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Frederik Douglas - Research Paper Example

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Generally, growth and development of a society are indebted to the contributions by social/ political reformers. When socio-political development is superimposed into the context of the American society, Frederick Douglass is one among the social/ political reformers in the mainstream society. …
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Frederik Douglas
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Download file to see previous pages To be specific, Frederick Douglass’s life history is interconnected with the socio-political development of the African Americans in America. At the same time, Frederick Douglass was the part of a mass movement in favor of equality and against the discrimination based on racial identity and skin color. Thesis statement: The social, political and literary contributions of Frederick Douglass prove his importance within the spheres of social reform, political agitation, and American literary scenario. Personal life: Douglass was born in the year 1818, in Maryland. When his mother passed away, he was forced to serve other families. But disregarding his status as a slave, Mrs. Auld helped him to learn the alphabet and to read. This transformed Douglass’s life because he came to realize the fact that he was a slave who is destined to serve others. Henry Elliot stated that, “From his birth in 1818 until his death in 1895, his life would change many times” (6). When he was a teenager, he was hired by another person, named as Edward Covey. Within this context, he tired his level best to escape from slavery. Later, he met a free women named as Anna Murray. This incident ignited the spirit of freedom in Douglass’s mind. Somehow, he managed to escape to New York. In 1838, he married Anna Murray and started a new life. Later, in 1877, Douglass and his family moved to Washington D.C. In the year 1882, Anna Douglass passed away and this tragic incident badly affected Douglass’s emotional equilibrium. But Douglass overcame this traumatic condition by marrying Helen Pitts. On the other side, this marriage attracted criticism from the society. After marriage, Douglass and his wife visited a number of countries in Europe. Later, Douglass and his wife returned to Washington D.C. Later, he passed away in the year 1895. Social life: Frederick Douglass’s social life can be broadly divided into three: his involvement in the Abolitionist Movement, women’s suffrage, and fight against slavery. The Abolitionist Movement After the marriage with Anna Murray, Douglass began to attend the meetings organized by the Abolitionist leaders. Claudine L. Ferrell stated that, “Douglass read the Liberator and attended abolitionist meetings, first speaking at a meeting in 1841” (122). Once, he was invited to share his past experience as a slave. Thereafter, his life underwent transformation because he was encouraged by others to become the part of anti-slavery movement. Gradually, Douglass began to deliver speeches on his past experience. Besides, he served at the Massachusetts Anti-Slavery Society and this nurtured his involvement in the Abolitionist Movement. So, Douglass began to make use of the Abolitionist Movement as a platform to communicate with those who are in favor of anti-slavery protest. In short, Douglass’s past experience as a slave forced him to an active participant of the Abolitionist Movement. Besides, Douglass’s participation strengthened the anti-slavery protest in the mainland of US. But his effort to educate the mass that slavery is the visible violation of basic rights of human beings was not so easy. For instance, Douglass faced physical assault in Indiana. Women’s suffrage One can see that Douglass’s effort to reform the society was not limited to the context of anti-slavery protest. For instance, Douglass supported the women’s movement, especially the effort to gain the right to vote. Within this context, his participation in the Seneca Falls Convention (say, the mass movement related to the women’s activism for equal rights in the society) is noteworthy. The leaders of the convention were in favour of the women’ ...Download file to see next pagesRead More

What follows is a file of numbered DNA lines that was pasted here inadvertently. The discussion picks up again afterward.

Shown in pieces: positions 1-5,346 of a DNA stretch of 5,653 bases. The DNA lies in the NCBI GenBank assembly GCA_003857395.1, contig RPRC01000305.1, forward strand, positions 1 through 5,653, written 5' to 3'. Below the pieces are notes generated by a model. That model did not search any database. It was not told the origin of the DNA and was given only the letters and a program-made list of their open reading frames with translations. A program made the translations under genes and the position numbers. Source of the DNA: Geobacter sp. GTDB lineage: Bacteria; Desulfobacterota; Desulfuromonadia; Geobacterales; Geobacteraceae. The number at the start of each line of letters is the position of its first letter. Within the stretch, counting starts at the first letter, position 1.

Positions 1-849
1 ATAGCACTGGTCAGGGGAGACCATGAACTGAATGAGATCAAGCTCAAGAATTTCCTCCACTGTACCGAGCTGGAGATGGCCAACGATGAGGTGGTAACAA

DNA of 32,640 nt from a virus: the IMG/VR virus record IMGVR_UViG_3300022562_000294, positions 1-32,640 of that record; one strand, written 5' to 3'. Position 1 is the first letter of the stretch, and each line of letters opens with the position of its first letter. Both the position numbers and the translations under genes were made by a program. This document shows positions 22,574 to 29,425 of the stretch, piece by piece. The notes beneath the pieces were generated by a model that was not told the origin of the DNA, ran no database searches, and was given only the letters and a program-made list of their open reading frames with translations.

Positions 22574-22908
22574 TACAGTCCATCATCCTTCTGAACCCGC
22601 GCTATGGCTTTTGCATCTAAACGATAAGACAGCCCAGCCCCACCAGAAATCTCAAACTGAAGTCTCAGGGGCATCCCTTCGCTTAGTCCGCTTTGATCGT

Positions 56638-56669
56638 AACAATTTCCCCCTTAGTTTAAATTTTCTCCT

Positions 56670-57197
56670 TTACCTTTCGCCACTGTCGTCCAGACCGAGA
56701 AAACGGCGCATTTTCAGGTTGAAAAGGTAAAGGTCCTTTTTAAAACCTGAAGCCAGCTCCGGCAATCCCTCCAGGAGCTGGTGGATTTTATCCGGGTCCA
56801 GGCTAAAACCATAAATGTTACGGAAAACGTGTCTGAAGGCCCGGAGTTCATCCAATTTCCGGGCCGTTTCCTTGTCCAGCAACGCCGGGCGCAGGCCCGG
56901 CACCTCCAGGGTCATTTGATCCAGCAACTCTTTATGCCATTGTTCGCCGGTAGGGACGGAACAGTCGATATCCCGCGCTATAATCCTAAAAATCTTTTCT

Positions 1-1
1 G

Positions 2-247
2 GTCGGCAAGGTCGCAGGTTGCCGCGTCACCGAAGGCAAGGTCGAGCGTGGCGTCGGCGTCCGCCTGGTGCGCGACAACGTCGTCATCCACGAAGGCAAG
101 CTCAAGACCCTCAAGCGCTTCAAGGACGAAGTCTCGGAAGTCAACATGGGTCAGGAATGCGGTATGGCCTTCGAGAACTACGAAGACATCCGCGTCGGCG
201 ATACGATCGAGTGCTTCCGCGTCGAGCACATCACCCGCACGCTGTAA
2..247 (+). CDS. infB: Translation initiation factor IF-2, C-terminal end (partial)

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Frederick douglas

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